Todd Heatherton had groped students, according to allegations, and was facing termination.
The massive rock that smashed into Earth 66 million years ago killed off many dinosaur species, but the animals were in steady decline for millennia before the cataclysm, researchers report.
April 19, 2016|
WIKIMEDIA, DONALD E. DAVISA giant asteroid slammed into the Earth in the area of today’s Yucutan Peninsula 66 million years ago. The dramatic event has, for decades, been posited as the reason that many dinosaurs—along with scores of other fossil species—went extinct. But at least for dinosaurs, that galactic catastrophe may have been less of an instantaneous apocalypse and more of a final death blow to species already in slow and steady decline, according to a study published in PNAS yesterday (April 18). In it, researchers in the U.K. proposed that many dinosaur species were in pretty bad shape for at least 48 million years prior to the asteroid’s impact.
“One of the things that has been long debated about dinosaur evolution is whether they were reigning strong right up until the time of the meteorite impact, or whether there was a slow, gradual decrease in [the emergence of new species] or an increase in extinction before that time,” study coauthor Chris Venditti, an evolutionary biologist at the University of Reading, told The Guardian.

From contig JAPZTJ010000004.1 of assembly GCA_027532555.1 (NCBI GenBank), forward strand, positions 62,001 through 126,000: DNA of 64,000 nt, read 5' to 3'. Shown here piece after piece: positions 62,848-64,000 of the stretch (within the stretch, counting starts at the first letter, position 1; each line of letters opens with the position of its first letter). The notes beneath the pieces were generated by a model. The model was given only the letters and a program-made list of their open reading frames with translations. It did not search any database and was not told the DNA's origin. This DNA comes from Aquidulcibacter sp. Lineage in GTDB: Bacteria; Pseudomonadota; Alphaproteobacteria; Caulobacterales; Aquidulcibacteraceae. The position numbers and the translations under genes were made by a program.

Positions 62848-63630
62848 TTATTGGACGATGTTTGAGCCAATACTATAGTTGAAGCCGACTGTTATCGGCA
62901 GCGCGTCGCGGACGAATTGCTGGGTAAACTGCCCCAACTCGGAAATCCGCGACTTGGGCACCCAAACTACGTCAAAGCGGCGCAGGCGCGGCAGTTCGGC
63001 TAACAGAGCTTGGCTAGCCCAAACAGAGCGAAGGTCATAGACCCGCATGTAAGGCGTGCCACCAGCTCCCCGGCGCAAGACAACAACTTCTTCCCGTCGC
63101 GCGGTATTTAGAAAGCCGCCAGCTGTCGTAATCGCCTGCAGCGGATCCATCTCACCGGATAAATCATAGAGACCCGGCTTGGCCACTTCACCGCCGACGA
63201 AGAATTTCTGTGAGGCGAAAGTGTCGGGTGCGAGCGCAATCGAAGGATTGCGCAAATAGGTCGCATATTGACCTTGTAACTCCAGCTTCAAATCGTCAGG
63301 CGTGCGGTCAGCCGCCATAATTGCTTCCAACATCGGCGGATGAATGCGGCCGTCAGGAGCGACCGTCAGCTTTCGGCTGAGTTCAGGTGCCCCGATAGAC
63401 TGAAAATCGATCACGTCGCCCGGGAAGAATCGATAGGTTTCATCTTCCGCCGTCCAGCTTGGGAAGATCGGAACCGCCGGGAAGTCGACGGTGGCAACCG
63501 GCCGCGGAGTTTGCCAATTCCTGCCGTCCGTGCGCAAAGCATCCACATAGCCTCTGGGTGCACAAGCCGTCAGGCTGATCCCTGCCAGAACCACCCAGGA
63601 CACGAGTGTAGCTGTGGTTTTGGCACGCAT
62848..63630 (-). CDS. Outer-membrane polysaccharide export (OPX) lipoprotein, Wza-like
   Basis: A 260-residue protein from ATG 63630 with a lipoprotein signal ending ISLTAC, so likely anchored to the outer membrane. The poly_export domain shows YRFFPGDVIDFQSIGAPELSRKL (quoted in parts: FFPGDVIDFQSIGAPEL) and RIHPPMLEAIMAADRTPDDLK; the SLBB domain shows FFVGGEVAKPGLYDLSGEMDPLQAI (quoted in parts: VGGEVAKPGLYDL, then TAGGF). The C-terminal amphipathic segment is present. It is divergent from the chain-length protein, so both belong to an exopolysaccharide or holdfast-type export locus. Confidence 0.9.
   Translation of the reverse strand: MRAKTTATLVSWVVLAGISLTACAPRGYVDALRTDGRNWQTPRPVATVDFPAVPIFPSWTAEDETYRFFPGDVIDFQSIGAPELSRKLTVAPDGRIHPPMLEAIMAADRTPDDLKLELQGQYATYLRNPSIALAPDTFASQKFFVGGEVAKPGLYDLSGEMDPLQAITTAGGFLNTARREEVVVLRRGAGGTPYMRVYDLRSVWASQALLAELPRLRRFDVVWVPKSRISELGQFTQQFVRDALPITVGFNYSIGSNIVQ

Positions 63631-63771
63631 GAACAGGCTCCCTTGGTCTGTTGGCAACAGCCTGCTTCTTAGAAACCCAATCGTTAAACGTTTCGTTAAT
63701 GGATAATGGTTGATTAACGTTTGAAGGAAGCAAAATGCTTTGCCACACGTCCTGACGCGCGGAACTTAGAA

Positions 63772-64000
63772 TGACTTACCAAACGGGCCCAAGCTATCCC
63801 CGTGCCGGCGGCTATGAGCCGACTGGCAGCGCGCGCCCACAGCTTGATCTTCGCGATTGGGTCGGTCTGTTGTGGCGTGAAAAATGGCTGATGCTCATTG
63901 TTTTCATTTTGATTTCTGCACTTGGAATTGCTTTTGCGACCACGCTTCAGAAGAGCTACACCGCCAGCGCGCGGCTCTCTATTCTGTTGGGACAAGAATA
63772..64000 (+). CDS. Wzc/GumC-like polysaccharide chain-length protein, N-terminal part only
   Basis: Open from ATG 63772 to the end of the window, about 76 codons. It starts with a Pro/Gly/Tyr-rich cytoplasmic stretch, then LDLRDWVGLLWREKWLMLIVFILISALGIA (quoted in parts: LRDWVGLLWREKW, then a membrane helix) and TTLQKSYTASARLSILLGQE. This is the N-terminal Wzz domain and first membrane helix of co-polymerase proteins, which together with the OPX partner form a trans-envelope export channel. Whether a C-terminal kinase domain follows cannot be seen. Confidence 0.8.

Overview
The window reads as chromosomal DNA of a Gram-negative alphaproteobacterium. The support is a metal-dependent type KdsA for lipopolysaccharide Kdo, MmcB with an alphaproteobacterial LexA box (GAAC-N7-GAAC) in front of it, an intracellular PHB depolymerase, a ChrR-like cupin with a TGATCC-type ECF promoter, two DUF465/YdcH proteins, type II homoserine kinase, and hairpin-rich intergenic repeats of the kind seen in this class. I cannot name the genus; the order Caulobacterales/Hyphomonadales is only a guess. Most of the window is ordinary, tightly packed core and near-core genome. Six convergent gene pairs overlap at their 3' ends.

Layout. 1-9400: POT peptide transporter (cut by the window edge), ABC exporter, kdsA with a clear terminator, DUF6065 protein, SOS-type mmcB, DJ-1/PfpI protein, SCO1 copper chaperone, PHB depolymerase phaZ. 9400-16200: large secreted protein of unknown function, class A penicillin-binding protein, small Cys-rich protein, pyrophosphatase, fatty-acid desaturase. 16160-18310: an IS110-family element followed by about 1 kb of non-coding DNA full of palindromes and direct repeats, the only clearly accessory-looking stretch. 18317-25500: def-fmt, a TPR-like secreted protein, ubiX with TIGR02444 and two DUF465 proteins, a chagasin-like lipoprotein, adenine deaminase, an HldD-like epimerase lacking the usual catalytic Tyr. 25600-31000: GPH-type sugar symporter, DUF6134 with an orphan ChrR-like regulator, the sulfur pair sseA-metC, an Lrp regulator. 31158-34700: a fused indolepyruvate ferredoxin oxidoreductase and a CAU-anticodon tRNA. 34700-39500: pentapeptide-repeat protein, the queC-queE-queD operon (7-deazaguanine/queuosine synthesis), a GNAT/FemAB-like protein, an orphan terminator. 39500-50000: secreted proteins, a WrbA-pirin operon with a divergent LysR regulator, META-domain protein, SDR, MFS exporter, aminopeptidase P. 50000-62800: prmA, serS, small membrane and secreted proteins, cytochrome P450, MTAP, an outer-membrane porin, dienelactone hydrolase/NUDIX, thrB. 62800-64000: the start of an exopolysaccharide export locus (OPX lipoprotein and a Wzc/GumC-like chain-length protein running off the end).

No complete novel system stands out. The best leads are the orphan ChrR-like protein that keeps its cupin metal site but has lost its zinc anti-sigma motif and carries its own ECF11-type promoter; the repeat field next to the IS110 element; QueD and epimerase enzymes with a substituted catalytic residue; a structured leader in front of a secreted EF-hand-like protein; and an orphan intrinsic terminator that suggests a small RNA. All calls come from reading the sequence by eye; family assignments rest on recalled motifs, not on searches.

“We were not expecting this result,” said study coauthor Manabu Sakamoto, also of Reading, in a statement. “While the asteroid impact is still the prime candidate for the dinosaurs' final disappearance, it is clear that they were already past their prime in an evolutionary sense.”
Sakamoto, Venditti, and University of Bristol paleontologist Michael Benton modeled the rates of dinosaur speciation events and found that new species were not arising as quickly as old ones went extinct for millions of years of dinosaur evolution. “I think that dinosaurs were probably under stress for a very long time,” Sakomoto told The Atlantic.
Meantime, other recent paleontological models posited that dinosaur species were doing just fine when the huge meteorite struck the Earth. In a Biological Reviews paper published last year, University of Edinburgh paleontologist Stephen Brusatte and colleagues suggested that there was “no evidence for a progressive decline in total dinosaur species richness.”
“I love seeing big datasets and new methods thrown at some of these classic mysteries,” Brusatte, speaking of the new PNAS paper, told The Atlantic. “The result seems very robust, but I question what it means. Does that mean that dinosaurs were doomed to extinction, that they endured some kind of long death march before the asteroid impact finished them off, like a boxer knocking down their opponent with a light punch after several rounds of pummeling? I don’t think so.”